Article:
he lowly plate and humble utensil are getting high-tech upgrades to become tools for people watching their weight or managing diseases like Alzheimer’s, Parkinson’s, and cancer.
There are dishes that could send you smartphone alerts reminding you to use them when you enter the kitchen. Utensils that stabilize your food even as your hand shakes. Cups and spoons that aim to zap your taste buds to intensify flavor. And plates that purport to turn eating healthy into a game.
The idea that plating affects the way we experience food, long exploited by high-end restaurants, has recently made its way into hospitals and hospices. Now, a growing number of academic researchers and entrepreneurs are designing dishes and cutlery to manage medical conditions or improve overall health.
“We’ve moved away from the round white plate as the only thing that food can be served on,” said Charles Spence, an experimental psychologist at the University of Oxford who studies how taste is influenced by the other senses.
That notion is attracting interest and funding from some high-profile places. The prime example: Verily, the life sciences unit of Google’s parent company, last year acquired a utensil technology that has also attracted more than $800,000 in funding from the National Institutes of Health.
But high-tech fixes can come with a comparatively high price tag. Sarah Dulaney, a nurse coordinator at the University of California, San Francisco, who advises people with dementia and their caregivers, said she favors solutions that are simple, economical, and fit into existing habits and routines. “The goal is to preserve dignity and independence, and you want to have the least threshold to cross to maintain that,” she said.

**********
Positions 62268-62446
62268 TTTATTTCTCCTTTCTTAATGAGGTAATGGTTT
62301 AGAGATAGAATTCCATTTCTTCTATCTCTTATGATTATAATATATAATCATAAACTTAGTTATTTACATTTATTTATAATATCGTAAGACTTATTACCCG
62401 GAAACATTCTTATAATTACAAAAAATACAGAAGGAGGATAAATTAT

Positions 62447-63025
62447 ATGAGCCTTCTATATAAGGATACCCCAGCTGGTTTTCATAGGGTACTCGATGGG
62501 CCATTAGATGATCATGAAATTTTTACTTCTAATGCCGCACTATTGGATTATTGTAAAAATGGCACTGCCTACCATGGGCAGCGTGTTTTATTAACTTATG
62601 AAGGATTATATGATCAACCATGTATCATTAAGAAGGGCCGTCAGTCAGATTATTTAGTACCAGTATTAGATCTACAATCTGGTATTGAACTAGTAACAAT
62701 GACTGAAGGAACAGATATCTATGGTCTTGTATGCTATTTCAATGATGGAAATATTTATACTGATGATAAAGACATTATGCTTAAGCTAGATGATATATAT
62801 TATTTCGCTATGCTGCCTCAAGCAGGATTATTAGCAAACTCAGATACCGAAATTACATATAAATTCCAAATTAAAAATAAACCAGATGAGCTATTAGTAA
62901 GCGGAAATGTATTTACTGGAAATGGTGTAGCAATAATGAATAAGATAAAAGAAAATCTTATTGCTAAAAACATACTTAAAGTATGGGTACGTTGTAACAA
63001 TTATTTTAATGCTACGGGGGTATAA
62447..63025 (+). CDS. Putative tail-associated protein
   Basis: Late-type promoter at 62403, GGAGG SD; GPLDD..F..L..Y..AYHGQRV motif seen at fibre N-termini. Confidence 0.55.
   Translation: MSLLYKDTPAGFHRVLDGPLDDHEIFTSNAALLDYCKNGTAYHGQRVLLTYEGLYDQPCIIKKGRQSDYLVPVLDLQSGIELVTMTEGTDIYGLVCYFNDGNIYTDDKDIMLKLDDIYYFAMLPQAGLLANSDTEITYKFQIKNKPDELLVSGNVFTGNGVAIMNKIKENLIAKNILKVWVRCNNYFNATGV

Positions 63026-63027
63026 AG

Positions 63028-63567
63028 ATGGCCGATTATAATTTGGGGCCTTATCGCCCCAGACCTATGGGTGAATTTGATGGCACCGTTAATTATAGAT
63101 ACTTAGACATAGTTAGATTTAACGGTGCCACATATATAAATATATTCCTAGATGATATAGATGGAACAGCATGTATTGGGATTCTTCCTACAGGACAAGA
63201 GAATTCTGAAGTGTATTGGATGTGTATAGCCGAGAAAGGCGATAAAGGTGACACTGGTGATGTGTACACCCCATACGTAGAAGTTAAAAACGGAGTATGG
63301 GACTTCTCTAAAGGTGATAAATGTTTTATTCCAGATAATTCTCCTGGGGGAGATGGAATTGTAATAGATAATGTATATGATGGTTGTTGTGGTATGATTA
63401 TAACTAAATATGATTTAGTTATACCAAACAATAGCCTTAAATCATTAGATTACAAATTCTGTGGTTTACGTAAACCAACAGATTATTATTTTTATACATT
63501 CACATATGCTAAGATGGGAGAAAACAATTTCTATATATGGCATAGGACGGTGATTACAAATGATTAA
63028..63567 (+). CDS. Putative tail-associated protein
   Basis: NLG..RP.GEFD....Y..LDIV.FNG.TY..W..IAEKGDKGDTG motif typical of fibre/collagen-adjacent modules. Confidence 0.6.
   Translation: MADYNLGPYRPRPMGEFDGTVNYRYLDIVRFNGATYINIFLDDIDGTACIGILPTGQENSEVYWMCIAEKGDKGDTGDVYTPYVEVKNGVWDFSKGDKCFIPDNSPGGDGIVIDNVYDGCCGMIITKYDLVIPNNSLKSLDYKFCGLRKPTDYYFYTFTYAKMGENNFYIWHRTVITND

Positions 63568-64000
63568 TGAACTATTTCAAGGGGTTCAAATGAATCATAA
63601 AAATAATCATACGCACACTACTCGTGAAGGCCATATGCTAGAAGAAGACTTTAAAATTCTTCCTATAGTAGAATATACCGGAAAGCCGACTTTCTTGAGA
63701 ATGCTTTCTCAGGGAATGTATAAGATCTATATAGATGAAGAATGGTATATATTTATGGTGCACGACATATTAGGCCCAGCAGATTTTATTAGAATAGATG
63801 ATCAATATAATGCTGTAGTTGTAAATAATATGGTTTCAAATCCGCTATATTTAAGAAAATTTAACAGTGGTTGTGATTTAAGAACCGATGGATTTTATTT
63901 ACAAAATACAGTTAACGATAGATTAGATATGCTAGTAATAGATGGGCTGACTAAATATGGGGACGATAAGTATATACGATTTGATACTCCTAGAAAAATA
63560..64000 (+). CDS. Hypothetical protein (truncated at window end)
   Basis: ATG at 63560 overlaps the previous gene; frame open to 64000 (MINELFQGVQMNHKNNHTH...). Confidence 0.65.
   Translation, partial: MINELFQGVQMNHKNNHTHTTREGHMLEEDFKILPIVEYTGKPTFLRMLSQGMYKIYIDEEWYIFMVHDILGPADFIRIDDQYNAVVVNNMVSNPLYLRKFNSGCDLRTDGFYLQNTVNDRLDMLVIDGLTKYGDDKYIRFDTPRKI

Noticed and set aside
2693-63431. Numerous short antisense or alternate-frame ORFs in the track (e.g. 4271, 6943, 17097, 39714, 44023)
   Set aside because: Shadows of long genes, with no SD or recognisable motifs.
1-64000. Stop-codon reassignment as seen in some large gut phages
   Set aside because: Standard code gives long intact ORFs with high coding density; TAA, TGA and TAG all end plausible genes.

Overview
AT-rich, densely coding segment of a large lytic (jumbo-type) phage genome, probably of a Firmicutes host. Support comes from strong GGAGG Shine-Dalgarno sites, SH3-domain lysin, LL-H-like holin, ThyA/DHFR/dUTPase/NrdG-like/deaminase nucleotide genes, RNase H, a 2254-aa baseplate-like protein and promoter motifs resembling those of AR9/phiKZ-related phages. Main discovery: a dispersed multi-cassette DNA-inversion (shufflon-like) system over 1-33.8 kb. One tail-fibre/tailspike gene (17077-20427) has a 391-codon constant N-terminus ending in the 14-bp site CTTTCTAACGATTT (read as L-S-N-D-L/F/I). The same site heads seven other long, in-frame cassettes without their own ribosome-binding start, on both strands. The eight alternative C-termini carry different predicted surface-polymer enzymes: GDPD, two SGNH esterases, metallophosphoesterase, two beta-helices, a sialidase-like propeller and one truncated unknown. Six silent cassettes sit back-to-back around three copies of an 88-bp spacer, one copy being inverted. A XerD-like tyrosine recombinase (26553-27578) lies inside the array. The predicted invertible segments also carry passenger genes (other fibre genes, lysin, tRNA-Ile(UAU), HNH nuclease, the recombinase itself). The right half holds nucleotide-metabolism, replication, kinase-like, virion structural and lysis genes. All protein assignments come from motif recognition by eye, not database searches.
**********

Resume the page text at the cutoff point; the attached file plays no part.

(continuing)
Here, some of the most intriguing approaches to health-centric plateware and silverware, and the at-home solutions that may accomplish a similar goal:
Restoring diminished taste
Although the sense of taste naturally declines with age, its loss can be particularly acute in patients with Parkinson’s disease or dementia. People undergoing chemotherapy treatments can also have their taste buds damaged or be dogged by a metallic taste, making it difficult to enjoy meals and unpleasant to use metal silverware.
Researchers at the National University of Singapore, however, are working on a potential solution. They’ve developed prototypes for a spoon and a cup branded as Taste+ that aim to apply electric pulses to the tongue while you eat or drink, generating sour, bitter, or salty taste sensations. They’re working on manufacturing the spoon and hope to study it in people with dementia and on a low-sodium diet in Singaporean hospitals. If that succeeds, they’ll manufacture the cup and other utensils, too, according to the project’s lead Nimesha Ranasinghe.